It would appear to be a simple matter to attach or form fins, ribs, or vanas upon the driving face of the .blades of propellers to bring about the desiredresults, and several attempts have been made with this end in 40 view. It h`as been found that this can only be success-fully accomplished by careful design based upon the application of scientific principles. The surface friction must be reduced by the induction of a differential velocity of flow of the medium and in such manner that the medium shall not receive too positive a grip from the fins, ribs, or vanes which might result in the propeller carrying around with it a `'quantity of the medium thereby adding to theweight and the frictional resistance of the propeller without increasing its efficiency.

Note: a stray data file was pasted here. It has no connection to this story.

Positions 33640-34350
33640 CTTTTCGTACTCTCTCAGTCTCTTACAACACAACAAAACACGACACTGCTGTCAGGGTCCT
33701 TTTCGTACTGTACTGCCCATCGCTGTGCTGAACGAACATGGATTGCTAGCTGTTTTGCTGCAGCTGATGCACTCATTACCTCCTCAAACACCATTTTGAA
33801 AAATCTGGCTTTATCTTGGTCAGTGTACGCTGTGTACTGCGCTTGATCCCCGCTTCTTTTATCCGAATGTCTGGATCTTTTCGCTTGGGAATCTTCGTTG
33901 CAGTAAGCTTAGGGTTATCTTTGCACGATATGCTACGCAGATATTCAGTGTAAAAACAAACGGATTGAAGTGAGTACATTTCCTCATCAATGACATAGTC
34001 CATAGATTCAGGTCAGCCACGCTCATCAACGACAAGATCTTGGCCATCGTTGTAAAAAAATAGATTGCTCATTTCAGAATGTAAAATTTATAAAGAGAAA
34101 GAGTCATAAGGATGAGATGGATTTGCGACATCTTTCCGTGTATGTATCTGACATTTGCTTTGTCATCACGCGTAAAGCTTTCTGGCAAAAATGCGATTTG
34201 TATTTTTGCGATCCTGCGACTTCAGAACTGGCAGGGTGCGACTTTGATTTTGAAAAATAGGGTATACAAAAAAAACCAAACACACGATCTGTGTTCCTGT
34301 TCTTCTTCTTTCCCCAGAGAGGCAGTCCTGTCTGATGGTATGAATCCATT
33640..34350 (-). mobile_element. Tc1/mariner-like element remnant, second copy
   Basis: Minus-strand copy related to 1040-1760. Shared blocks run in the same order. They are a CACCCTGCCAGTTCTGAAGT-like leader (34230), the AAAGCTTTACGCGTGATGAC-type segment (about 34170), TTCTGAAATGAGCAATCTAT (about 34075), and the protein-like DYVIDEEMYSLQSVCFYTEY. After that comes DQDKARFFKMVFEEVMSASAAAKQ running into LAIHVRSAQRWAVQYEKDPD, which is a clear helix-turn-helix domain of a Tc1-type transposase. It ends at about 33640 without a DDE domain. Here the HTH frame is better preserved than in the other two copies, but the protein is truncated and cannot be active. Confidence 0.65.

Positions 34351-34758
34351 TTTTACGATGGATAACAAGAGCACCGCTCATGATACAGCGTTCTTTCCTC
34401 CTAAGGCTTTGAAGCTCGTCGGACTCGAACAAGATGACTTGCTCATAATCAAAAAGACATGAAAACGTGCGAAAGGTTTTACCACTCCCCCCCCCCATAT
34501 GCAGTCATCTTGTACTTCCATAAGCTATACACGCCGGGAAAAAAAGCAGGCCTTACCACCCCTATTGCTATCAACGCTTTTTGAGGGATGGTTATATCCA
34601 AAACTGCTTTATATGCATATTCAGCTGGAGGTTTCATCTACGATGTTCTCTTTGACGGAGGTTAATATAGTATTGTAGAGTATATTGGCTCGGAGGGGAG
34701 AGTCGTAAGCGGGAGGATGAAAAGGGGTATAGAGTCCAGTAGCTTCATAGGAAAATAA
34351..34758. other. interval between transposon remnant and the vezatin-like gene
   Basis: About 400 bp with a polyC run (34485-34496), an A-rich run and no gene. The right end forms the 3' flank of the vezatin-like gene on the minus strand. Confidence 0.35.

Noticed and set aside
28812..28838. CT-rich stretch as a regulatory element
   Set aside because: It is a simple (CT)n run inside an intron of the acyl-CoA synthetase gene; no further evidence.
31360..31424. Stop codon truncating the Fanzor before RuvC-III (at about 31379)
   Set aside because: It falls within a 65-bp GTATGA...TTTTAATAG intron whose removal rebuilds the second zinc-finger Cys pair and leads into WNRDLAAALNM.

In the accompanying drawings similar characters refer to similar. parts throughout the several views.
Fig. 1 is a plan viewof the blade of a propeller fori use in water. v. l
Fig. 2` is an end view of the same blade showing in broken lines a vane or rib in y section. c v
c Fig. 3 is a side view of `the same blade. .Fig. 4 is a plan'view of the blade of an arr propeller.
Flg. 5 is a side yview of the same blade.
Fig. 6 shows a series of cross sections through the propeller blade showing fins, ribs or' vanes in broken lines.` g